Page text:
National park service

Muscogee Youth Return To Ancestral Homeland In Macon

Jul 30, 2019
Marianna Bacallao

The Muscogee Creek people were removed from Georgia in 1834. In 2019, members of the Muscogee Creek Nation Youth Council came back to their homeland for the first time.

“For me, and for my youth council, and our tribe, it’s very important to just take a step back and recognize where we come from and take time to honor all the sacrifices that (our ancestors) made for us to be here,” Claudia McHenry said. McHenry is a representative for the Native American population at the University of Central Oklahoma in Edmond, Oklahoma.

Emily Jones / GPB News

Savannah is taking steps toward restoring its historic city plan. The National Park Service last year called the city's historic landmark district "threatened."


Emily Jones / GPB News

Savannah’s National Historic Landmark District is threatened. The National Park Service on Tuesday announced it was downgrading the district’s status from satisfactory because of threats from development, natural disasters and "intangible threats like noise and traffic."

 

Emily Jones / GPB News

Like many old cities, Savannah stakes a lot on its history. In fact, the National Park Service calls Savannah’s downtown one of the largest urban Historic Landmark Districts in the country — a big draw for tourists and residents alike.

 

But a new report finds the unique district is under threat. It comes down to a familiar tension between building the future and preserving the past.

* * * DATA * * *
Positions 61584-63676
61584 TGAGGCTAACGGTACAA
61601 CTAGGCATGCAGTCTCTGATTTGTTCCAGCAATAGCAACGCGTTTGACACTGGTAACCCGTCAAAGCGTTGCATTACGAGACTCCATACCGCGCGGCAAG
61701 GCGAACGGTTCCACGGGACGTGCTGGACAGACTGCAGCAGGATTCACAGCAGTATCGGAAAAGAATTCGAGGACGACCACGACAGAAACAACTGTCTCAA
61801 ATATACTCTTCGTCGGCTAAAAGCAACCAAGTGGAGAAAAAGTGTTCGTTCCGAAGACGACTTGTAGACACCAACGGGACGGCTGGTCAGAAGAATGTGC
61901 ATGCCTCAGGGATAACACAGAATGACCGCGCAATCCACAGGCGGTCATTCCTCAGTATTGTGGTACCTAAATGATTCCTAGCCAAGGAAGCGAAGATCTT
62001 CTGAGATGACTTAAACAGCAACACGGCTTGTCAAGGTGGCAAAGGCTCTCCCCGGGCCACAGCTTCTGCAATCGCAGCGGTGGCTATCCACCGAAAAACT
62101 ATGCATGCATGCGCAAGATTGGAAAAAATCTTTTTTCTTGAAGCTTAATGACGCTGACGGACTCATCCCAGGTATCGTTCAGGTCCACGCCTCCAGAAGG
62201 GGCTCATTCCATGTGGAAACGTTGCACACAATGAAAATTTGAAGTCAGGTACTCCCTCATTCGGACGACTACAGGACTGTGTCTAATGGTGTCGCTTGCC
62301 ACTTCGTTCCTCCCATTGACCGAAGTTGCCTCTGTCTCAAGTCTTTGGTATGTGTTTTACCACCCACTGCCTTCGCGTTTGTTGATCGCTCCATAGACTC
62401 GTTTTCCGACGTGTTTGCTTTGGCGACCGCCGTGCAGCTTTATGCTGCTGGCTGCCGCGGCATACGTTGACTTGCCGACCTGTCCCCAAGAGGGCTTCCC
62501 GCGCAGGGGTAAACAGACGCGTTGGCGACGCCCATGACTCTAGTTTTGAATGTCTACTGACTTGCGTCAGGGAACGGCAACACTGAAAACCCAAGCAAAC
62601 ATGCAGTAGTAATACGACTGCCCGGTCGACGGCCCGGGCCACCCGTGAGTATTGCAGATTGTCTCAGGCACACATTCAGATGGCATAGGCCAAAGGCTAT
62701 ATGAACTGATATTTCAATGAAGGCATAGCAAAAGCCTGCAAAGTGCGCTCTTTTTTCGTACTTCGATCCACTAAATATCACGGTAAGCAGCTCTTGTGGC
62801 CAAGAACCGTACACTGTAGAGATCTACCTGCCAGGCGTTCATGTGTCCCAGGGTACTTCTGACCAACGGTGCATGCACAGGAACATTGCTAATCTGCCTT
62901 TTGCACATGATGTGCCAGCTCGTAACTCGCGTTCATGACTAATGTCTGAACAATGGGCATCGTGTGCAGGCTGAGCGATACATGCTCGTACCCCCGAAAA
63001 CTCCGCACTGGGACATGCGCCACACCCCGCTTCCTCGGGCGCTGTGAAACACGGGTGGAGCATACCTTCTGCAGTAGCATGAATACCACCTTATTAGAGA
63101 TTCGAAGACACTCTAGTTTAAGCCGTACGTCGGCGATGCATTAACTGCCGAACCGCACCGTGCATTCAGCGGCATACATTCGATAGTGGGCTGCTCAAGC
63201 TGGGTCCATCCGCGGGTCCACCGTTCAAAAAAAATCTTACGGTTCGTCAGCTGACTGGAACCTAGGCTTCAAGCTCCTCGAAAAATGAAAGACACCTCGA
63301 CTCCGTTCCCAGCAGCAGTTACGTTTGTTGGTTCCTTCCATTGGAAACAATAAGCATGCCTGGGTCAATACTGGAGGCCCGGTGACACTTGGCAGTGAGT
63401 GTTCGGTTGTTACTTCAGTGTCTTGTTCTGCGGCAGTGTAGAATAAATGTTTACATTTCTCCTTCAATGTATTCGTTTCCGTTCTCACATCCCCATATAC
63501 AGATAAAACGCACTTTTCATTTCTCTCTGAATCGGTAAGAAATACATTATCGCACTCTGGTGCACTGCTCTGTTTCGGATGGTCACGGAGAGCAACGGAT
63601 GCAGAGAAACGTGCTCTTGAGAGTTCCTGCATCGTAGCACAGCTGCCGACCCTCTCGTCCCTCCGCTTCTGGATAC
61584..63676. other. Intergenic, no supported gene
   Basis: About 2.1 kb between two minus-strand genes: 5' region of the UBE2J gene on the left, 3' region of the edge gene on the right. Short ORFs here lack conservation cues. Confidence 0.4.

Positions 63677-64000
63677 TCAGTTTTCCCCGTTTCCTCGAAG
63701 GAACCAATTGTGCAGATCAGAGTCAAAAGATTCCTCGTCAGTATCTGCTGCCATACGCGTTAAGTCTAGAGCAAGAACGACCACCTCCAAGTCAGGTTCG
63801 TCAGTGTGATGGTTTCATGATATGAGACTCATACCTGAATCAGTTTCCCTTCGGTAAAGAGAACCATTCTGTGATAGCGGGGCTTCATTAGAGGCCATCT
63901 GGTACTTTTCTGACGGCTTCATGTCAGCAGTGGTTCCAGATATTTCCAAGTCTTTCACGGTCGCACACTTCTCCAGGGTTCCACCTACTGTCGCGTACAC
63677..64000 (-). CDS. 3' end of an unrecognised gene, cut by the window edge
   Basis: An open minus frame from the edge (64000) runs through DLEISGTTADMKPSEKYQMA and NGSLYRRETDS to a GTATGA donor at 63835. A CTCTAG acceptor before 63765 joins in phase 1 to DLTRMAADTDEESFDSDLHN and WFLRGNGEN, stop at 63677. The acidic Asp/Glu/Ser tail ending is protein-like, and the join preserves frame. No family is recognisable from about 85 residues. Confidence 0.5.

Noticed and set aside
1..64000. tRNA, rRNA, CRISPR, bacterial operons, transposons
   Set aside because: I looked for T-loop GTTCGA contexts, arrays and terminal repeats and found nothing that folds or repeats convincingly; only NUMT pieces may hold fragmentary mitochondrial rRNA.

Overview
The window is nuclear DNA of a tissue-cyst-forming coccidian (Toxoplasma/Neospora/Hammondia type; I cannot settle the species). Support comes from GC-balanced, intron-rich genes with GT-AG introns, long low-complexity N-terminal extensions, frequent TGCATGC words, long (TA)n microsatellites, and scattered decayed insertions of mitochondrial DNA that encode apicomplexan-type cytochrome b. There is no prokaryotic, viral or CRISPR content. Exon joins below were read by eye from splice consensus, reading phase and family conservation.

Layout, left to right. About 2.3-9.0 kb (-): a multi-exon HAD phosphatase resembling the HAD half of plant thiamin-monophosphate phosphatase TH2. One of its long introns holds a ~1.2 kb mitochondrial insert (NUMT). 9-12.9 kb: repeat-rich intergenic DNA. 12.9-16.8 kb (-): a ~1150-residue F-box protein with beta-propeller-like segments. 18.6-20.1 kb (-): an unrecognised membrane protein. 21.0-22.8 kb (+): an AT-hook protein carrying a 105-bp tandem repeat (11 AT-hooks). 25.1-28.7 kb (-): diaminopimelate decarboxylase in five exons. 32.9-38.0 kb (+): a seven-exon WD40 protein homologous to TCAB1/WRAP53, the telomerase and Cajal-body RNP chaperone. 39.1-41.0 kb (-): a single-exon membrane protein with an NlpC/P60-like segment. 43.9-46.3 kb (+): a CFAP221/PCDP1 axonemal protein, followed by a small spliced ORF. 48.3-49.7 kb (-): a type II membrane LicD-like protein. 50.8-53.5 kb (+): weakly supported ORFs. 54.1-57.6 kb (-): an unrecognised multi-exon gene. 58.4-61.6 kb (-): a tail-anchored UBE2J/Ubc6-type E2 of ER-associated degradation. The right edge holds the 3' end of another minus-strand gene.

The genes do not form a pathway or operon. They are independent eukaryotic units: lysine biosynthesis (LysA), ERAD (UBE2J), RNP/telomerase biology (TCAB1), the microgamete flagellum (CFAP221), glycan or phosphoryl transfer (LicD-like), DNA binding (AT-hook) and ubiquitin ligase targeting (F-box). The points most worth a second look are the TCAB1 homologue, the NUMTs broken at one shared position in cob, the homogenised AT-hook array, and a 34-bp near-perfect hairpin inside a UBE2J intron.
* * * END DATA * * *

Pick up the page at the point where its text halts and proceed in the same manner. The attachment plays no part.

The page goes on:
Of all the wild places along the U.S.-Mexico border, Big Bend National Park, named for the great curve of the Rio Grande, is the gem.

In Santa Elena Canyon in west Texas, the international river flows between 1,500-foot-tall sheer walls of limestone — a study in light, shadow, water and time.

The Big Bend region — where the ghostly Chisos Mountains rise out of the prickly Chihuahuan Desert — is sacred ground. As writer Marion Winik described, it's "what I imagine the mind of God looks like."

President Trump has donated his salary from his first few months in office to the National Park Service, making good on a campaign pledge to forego a presidential paycheck.

His gift represents a small fraction, however, of the money the Park Service stands to lose if Trump's budget were adopted.

Instead of collecting a salary of $400,000 a year, Trump has volunteered to donate that money to charity. He chose the Park Service as the beneficiary of his first installment, $78,333, which covers the first ten weeks Trump was in office.